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Consumer Organizations And Internet Companies Mount Legal Challenge To Italy's Extreme Copyright Enforcement Regulations

from the fightback-time dept

Techdirt has been following for a while the saga of Italy giving its Authority for Communications Guarantees (AGCOM), which regulates broadcasting and telecommunications, wide-ranging new powers to police online copyright infringement too. That culminated in the first instances of Web sites being blocked without any kind of judicial review earlier this year. Since then, there has been an important development as civil organizations and Internet companies have mounted a legal challenge to the new regulations. One of the lawyers involved in these actions, Fulvio Sarzana, explains what happened:

On 26 September 2014, The Italian regional administrative tribunal referred the question regarding the constitutionality of the administrative enforcement procedures foreseen by a new regulation on online copyright infringement to the Italian Constitutional Court.

Here’s why:

the Regional Administrative Court of Lazio required the Constitutional Court to issued its judgment, since it held that the regulation might be unconstitutional, for violation of the principles of statute and judicial protection in relation to the exercise of freedom of expression and economic initiative, as well as for the violation of criteria of reasonableness and proportionality in the exercise of legislative discretion and of the principle of the court, in relation to the lack of guarantees and legal safeguards for the exercise of freedom of expression on the Internet.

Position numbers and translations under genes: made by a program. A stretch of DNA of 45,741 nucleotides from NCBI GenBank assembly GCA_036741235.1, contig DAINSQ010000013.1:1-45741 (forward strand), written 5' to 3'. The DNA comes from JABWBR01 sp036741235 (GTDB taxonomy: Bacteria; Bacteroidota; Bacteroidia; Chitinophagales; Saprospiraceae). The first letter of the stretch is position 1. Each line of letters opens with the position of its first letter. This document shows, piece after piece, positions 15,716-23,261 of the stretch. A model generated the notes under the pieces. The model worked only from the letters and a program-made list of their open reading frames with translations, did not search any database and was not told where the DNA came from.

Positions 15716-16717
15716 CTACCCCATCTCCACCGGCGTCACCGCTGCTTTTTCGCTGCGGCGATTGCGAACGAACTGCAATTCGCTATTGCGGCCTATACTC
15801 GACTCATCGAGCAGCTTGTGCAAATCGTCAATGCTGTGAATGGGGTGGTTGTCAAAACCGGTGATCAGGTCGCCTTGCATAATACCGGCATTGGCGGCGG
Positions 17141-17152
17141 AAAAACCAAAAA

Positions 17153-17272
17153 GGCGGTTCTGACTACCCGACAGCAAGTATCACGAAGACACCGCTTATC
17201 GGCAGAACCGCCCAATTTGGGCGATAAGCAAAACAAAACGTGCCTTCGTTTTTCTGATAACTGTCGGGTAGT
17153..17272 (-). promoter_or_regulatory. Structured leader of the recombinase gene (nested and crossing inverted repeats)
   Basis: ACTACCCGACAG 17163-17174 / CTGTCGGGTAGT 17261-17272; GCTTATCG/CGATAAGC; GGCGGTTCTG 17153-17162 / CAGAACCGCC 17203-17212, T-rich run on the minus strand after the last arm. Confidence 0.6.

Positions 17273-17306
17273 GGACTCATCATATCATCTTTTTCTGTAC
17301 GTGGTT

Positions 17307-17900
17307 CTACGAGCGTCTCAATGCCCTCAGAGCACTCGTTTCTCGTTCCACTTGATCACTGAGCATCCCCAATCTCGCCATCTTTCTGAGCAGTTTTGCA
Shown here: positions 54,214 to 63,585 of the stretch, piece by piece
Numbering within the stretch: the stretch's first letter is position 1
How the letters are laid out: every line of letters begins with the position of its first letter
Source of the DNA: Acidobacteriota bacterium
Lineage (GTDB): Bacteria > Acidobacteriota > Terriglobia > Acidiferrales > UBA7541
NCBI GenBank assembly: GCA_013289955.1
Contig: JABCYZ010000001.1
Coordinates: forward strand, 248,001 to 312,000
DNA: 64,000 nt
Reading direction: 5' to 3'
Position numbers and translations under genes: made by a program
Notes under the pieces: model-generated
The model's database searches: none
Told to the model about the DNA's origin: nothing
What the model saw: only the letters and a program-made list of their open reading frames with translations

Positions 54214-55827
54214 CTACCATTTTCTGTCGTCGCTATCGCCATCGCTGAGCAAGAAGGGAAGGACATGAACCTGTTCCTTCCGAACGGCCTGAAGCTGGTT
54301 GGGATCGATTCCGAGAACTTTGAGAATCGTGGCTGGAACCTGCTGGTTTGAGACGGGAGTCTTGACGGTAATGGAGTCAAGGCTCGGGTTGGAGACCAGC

Given that the constitutionality of the copyright regulations is in question, consumer and business organizations — Altroconsumo, Movimento di difesa del Cittadino and Assoprovider — have sent a formal request to AGCOM asking for the whole approach to be suspended until a decision is handed down. They argue that this is necessary in order to avoid the high costs that AGCOM would incur from being sued by those who have had their sites shut down, in the event that the regulations are found unconstitutional (original in Italian.)